Ovaries

Medical Specialties: Internal medicine, Obstetrics/gynecology


Clinical Definition

Ovaries are the pair of female reproductive glands responsible for producing ova, or egg cells. The ovaries are located in the pelvis on each side of the uterus close to the opening of the oviducts. The utero-ovarian ligament, which is a band of fibrous tissue, holds the ovaries in place. Ovaries in post-pubertal females, in cyclic fashion, give rise to a dominant egg, which is released during ovulation. In addition, the ovaries also produce hormones including estrogen and progesterone.


In Our Own Words

The ovaries are part of the female reproductive system. They make and release the egg each month. The ovaries are about the size of the thumb and located deep in the pelvis. One ovary is located on each side of the uterus near the opening of the fallopian tubes. Ligaments hold the ovaries in place.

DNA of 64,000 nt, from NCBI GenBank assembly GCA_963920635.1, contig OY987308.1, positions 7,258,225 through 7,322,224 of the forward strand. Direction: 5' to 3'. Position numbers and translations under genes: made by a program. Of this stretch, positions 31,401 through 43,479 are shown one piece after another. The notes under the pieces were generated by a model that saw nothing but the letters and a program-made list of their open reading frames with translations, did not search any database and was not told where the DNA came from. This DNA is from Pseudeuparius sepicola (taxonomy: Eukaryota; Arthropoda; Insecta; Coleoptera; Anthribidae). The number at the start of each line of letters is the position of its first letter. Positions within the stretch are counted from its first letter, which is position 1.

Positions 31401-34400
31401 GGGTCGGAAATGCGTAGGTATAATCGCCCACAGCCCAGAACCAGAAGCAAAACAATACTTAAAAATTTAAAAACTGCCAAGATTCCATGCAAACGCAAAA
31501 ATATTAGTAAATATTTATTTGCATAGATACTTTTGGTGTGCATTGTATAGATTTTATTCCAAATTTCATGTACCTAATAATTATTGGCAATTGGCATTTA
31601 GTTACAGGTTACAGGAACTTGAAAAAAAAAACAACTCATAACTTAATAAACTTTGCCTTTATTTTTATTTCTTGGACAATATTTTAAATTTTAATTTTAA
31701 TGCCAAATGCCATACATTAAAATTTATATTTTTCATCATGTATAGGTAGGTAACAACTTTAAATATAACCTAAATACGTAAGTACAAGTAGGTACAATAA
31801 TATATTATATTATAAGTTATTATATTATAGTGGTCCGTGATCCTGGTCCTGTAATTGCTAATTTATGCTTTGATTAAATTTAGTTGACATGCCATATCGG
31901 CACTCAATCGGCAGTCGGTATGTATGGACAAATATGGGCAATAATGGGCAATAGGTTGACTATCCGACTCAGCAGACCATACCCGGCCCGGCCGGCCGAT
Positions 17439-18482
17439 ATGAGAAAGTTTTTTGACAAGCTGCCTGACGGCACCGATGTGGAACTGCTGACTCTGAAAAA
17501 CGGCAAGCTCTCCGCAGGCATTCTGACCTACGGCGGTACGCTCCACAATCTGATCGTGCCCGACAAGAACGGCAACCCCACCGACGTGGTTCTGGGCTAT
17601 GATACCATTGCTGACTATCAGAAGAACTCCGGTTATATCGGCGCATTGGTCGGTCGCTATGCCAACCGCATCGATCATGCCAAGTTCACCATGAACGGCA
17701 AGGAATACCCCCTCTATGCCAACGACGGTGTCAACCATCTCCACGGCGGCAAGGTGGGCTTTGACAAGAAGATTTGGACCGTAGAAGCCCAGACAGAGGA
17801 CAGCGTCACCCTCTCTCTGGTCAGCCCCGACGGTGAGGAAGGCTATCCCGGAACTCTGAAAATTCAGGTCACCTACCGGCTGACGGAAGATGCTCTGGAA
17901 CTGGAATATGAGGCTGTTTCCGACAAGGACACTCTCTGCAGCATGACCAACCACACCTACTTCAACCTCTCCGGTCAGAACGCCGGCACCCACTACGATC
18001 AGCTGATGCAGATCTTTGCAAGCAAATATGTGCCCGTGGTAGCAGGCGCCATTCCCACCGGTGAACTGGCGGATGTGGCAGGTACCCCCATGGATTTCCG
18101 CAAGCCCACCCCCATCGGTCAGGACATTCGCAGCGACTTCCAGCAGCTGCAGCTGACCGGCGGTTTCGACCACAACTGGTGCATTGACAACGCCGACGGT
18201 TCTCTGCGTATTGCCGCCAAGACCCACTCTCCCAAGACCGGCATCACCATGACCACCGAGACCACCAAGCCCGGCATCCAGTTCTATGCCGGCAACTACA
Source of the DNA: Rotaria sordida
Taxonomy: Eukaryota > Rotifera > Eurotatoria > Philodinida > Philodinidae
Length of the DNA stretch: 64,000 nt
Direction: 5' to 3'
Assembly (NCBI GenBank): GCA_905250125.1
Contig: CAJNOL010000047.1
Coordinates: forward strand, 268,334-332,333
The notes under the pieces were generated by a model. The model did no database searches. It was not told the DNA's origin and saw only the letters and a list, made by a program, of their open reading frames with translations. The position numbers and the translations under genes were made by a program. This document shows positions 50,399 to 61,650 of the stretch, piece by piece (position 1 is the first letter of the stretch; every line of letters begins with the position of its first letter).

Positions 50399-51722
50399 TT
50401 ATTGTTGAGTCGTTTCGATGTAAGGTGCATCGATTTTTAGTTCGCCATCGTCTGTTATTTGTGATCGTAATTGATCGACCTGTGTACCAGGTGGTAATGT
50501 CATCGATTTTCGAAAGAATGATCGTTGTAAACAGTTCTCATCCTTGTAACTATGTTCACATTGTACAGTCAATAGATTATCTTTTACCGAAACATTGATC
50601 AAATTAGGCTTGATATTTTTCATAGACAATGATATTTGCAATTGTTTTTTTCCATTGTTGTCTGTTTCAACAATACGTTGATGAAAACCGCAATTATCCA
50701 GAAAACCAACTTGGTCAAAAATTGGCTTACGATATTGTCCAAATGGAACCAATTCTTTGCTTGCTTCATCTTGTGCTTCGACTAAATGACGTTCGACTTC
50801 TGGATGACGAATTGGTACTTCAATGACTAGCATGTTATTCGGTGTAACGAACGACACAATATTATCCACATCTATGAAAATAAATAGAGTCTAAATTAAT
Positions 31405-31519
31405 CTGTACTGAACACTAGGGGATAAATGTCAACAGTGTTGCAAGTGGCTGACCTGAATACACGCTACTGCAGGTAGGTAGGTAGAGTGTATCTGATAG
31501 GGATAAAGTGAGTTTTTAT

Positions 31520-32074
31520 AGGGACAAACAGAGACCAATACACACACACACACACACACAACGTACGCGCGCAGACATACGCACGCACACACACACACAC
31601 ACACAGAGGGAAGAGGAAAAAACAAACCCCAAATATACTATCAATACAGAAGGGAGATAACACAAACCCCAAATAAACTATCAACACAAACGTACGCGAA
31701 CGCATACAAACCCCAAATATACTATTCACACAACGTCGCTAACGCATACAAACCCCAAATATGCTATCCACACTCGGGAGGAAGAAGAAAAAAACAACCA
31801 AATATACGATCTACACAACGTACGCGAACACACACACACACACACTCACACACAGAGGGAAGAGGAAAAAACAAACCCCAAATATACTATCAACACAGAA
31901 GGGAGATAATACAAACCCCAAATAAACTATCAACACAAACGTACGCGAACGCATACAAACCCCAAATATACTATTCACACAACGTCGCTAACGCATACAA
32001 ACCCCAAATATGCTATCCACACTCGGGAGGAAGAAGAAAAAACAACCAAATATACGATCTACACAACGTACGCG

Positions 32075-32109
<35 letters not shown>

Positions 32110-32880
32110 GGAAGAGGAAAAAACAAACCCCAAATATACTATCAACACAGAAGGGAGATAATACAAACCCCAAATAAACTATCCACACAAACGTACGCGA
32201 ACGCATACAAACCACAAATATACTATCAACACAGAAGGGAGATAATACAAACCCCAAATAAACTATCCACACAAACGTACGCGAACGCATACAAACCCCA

A girl is born with her entire lifetime supply of eggs, but they are not fully developed. Normally, after puberty, the ovaries release one egg each month during ovulation. The egg moves through the fallopian tubes and travels to the uterus for possible fertilization. The ovaries also produce hormones including progesterone and estrogen.

Relevant Conditions
  • Polycystic ovarian disease
  • Menopause
  • Infertility
  • Cancer treatment (cryopreservation)
  • Ovarian cancer
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